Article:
I am sometimes disappointed to hear my favorite authors speak, because their voice or tone doesn't match what I heard in my mind when I read their work. But G is a truly talented speaker, and hearing her tell her story in person wasn't disappointing in any way. There were several stories and ideas she shared that really struck me, but the one I want to share happened right at the end of the night. At the very end, the floor was open for people to walk up to microphones near the stage and ask questions. And the last question was something like this: "Glennon, I know that you have a very strong Christian faith, and I'm wondering how you maintain that faith while still having a very liberal outlook and being accepting of people who are living in opposition to Christian views." And Glennon laughed and threw her head back and slid into her chair and said, "That question is so telling. I love that question. 'How are you a Christian and you still love people?'" And everyone laughed, and she went on to say that she loves Jesus ("I mean, I worship the guy") and that one of the many things she loves about Jesus is that he spent his time on earth finding the people who power has forgotten and religion is leaving out, and he "took all of those people and said, 'let's have dinner. You are my favorites.'" And in Jesus' time, those people were lepers and prostitutes and tax collectors, but these days you might find they're refugees, and the LGBT community, and addicts. And Glennon explained that she wants to have dinner with those people, and she wants them to cook. And more than anything, she explained, the trick is that you need to get close to the people that you think of as "other" because the point of true Christianity is that there is no other. (I'll pause here to say that I don't really consider myself a Christian, but I am wholeheartedly on board with this brand of Christianity and I endorse this idea completely.) And in order to realize that there is no other, there is only us, and we, one needs to get close to the people that one fears. Because if you actually get close to someone that you fear and you don't understand, it becomes much easier to love them. And to see them as similar to yourself. As part of the us, instead of part of the them. And for Glennon, the people that she fears the most are conservative Christians and she's noticed that God keeps pushing more of those people toward her so she can try to fear them less. (Amen, sister. Amen, amen, amen.) I may have blown her some kisses at that point, I really can't say for sure.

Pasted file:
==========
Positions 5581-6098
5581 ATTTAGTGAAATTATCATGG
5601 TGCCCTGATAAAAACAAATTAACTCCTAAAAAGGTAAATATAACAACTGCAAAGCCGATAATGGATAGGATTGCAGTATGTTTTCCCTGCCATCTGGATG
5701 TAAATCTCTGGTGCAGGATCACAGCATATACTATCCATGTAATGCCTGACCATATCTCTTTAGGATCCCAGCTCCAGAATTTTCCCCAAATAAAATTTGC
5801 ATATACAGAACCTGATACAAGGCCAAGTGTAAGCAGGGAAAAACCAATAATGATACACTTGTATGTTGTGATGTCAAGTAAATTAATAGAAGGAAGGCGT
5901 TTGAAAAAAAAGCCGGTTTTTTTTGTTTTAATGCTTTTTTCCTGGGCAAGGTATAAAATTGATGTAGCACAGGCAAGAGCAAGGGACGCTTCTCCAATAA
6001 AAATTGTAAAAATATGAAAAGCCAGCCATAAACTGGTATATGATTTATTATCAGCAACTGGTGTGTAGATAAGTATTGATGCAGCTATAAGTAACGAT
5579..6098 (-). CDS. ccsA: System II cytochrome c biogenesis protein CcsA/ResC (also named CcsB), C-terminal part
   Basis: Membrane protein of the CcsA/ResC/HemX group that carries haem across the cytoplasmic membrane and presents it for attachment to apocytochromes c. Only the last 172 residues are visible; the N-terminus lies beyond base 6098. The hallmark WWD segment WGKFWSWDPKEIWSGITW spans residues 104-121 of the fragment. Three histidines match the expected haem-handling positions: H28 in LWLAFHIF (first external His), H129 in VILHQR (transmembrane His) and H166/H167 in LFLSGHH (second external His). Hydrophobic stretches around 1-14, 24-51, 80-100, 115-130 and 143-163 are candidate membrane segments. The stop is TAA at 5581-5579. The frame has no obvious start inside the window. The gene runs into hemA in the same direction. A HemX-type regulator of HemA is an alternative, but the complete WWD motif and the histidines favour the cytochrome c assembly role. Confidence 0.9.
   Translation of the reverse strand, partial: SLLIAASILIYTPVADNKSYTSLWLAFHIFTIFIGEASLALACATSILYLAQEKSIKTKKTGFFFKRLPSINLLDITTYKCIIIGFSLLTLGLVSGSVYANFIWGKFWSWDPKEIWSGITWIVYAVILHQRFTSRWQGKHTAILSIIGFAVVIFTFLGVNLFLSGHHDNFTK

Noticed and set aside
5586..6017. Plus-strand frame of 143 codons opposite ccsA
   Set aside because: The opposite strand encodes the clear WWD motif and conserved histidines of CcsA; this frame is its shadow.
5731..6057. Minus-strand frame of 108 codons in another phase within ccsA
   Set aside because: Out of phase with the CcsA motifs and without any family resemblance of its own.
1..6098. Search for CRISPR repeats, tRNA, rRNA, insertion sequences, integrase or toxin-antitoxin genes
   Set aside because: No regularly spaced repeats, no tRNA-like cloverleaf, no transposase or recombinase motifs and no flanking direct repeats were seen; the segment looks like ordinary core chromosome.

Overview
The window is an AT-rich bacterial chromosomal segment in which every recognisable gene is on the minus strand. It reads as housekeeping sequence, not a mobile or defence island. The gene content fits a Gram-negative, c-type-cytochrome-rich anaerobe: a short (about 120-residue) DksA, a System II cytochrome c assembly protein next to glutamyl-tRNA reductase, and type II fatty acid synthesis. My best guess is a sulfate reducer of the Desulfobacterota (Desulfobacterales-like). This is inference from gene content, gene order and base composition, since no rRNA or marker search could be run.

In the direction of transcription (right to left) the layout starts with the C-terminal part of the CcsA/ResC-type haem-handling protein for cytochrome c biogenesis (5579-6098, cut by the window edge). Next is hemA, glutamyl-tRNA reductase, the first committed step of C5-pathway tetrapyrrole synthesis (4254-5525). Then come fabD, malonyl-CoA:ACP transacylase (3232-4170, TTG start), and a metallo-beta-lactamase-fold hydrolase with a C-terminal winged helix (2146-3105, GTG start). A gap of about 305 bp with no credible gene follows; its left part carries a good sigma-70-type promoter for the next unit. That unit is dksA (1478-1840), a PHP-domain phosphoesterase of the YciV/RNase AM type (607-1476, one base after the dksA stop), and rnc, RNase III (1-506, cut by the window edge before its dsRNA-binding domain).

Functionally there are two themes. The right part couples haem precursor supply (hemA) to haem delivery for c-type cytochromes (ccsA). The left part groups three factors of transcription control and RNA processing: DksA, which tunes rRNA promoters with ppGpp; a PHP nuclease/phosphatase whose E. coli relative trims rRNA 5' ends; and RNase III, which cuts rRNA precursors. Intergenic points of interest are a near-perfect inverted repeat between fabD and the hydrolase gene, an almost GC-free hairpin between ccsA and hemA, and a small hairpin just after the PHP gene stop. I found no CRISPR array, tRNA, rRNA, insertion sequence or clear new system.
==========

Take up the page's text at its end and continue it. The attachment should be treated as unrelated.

So, I love Glennon. Easily, and without reservation. And I'll work on loving the woman who felt the need to ask her that question. What's life without a little challenge?
I'm wishing all of you a wonderful start to your weeks--I have grand aspirations of posting a delicious barbecue meatball recipe in the near future. I made them for friends on Friday night and I've been savoring the leftovers ever since, but I made the mistake of not taking any photos of the recipe. So I'll just have to make them again...what a tragedy.
Love you all.